Colour experiment:

- Stone litho practice -

Imagine the movement of spores
Resolved artwork

There are two parts to this stone litho practice, one part is me imagining spores movement, the original plan was to imagine a series of spores movement and present it in lithography – reversal, but so far reversal hasn’t worked out, still trying.

This image of a drawing of spores movement on stone litho which is presented with reference to a picture about spores.

Printed leaf texture on stone

The photos I took as reference

The second part was to reveal the hidden mushrooms, in this practise I tried to print real leaves I picked up with paints on the stone, interestingly the texture printed on the stone didn’t look obvious, when etched the texture of the printed leaves started to be strong instead.

- Pretend I'm a mushroom -


Inspired by the Tutorial, gather the pencil chalks together, blow them away and see what happens to imprint on the paper.

I think I blew the angle a bit low, need to experiment a few more times afterwards, in the future, I plan to use Photoshop to try and develop it.

- Some drawing practice -

I was influenced by George Shaw’s lithography which made me want to capture photographs of tree growth forms. I started by drawing the images I had taken from Epping Forest but I didn’t settle down and just quickly captured the form.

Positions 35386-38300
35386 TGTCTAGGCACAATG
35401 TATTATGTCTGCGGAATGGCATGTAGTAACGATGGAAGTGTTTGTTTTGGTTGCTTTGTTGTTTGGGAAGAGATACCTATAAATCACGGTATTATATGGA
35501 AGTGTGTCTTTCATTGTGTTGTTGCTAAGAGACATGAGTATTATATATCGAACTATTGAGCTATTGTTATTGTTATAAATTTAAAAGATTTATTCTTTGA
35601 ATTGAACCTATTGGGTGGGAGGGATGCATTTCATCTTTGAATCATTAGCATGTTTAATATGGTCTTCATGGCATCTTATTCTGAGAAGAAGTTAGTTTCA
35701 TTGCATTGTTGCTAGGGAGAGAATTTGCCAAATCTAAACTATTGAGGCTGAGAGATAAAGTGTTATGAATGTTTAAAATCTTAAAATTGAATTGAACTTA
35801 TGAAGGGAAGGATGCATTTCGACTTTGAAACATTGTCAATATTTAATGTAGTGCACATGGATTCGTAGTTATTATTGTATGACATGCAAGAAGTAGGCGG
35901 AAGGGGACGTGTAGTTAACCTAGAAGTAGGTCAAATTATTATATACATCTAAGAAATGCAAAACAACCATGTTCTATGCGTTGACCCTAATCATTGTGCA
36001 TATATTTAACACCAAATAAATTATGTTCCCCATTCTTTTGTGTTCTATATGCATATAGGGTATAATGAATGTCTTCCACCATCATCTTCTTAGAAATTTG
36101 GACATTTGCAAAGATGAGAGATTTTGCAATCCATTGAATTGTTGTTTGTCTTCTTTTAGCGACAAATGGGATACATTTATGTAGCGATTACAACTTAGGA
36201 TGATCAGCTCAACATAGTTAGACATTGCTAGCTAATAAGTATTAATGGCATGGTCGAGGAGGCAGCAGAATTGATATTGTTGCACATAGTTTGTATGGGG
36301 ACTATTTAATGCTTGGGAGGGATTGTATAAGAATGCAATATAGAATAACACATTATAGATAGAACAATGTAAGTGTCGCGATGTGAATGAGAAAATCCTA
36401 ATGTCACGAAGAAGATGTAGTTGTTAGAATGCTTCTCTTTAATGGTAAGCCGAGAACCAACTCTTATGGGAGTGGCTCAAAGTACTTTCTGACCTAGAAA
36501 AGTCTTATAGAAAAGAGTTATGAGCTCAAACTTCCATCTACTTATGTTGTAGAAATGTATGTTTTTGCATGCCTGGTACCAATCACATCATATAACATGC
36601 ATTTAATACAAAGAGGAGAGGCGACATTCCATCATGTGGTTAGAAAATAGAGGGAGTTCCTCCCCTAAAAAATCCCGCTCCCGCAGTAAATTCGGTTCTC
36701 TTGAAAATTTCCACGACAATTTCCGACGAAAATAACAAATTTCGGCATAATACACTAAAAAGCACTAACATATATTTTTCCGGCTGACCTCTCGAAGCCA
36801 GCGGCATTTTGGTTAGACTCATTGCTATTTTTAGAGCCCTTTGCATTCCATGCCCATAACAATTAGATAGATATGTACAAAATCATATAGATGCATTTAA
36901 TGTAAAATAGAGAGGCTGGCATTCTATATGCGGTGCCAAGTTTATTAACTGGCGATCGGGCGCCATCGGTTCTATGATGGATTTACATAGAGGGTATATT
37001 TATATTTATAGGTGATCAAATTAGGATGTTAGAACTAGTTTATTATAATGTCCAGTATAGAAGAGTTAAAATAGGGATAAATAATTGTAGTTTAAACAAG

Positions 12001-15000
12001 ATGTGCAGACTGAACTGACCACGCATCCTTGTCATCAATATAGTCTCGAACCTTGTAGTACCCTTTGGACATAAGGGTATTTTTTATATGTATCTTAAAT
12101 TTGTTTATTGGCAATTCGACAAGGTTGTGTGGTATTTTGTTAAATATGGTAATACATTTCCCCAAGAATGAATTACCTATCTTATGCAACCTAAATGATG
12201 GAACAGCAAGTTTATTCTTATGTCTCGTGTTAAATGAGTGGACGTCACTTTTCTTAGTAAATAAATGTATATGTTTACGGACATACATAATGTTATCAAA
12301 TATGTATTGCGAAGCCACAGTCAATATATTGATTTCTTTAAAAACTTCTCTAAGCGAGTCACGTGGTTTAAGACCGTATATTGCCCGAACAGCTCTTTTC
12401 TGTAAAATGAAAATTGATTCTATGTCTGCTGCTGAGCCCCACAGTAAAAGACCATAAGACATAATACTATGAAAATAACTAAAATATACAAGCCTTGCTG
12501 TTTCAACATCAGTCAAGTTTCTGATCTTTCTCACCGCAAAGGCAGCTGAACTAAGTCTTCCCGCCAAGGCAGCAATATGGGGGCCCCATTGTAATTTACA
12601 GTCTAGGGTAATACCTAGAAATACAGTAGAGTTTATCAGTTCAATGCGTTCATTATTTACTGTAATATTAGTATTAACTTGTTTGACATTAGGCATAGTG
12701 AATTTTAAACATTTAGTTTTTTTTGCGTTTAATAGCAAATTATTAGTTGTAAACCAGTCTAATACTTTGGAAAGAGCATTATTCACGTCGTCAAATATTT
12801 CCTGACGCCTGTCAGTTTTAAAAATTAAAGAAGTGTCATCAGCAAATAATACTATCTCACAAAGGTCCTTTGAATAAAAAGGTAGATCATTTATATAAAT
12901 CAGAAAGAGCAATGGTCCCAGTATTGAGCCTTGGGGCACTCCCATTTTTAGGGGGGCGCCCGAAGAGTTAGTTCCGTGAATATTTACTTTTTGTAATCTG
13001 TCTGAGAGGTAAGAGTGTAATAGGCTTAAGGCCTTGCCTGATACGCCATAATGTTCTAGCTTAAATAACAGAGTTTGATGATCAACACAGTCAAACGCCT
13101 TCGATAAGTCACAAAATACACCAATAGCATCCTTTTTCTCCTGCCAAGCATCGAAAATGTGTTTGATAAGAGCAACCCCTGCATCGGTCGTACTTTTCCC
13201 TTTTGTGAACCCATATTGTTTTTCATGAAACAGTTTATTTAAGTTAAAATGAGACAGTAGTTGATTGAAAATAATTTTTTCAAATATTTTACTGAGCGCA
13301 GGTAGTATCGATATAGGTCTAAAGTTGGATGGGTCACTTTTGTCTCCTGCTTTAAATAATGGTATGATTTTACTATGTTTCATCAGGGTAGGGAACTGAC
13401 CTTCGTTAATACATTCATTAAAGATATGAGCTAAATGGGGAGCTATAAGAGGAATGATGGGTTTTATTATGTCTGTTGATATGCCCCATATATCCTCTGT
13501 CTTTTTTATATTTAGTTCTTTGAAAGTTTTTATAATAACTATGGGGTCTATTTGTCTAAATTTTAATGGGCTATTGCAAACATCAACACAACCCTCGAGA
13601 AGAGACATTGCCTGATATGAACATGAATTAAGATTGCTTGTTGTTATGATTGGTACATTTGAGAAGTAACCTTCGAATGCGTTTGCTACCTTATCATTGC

I used coloured charcoal and charcoal drawings.


The drawing on the right was drawn off and on over four days, and was the first time I had ever described the growth form of a plant in detail. This drawing made me understand more about myself. It turns out that I can make detailed drawings.

I plan to transfer this drawing to stone litho in Unit 2, as well as develop more images of entanglement in nature.

- Meditation drawing -

The meditation drawings were a daily goal I set for myself:  Because I wanted to know what images would appear after I had drawn a whole sketchbook. 

The whole process lasted about a month.

Using watercolour and partly line pen, each piece size 12.5 x 15cm


How to develop them: I might explore the images in collage or use Photoshop to develop them with my prints.

- 3 Day Image Making Project -

Collaboration with yunxuan's work(Orange part of the work)
Collaborating with my classmates' work
Process and Experimentation:
Relief print
Relief print

On the first day, I was inspired by a nice texture I found while polishing stone, which I brought into the relief. I wanted to keep it as simple as possible with lines.

(💡 I found that I was interested in textures in nature, and combined with my observations of my meditation drawing, by late in the process most of my work was drawing lines, so perhaps in the next unit I could also try to collect textures that I see in nature that interest me to present them in the line form.)

The next day was a collage on a large piece of paper combining the material we already had plus the material provided. As well as trying photocopy transfer and even adding stitching to it.

collage process
Collage with photocopy transfer
Photocopy transfer process
The detail of transfer process
Photoshop collage
Photoshop collage

After scanning on the third day, I took my stuff and my prints using Photoshop collage and then digital print on Japanese paper and finally mono the lines on the image. Continuing to add layers.

This three-day project has been productive, I didn’t expect to be able to make larger sizes than expected, and it has also given me an insight into the concept of crossover and layers in printmaking. Currently, in unit 1, my work is too monolithic in the same technique, I hope that in unit 2 I can cross-use different techniques to combine them in a single piece of my work, and figure out how to destroy the image and have fun with it !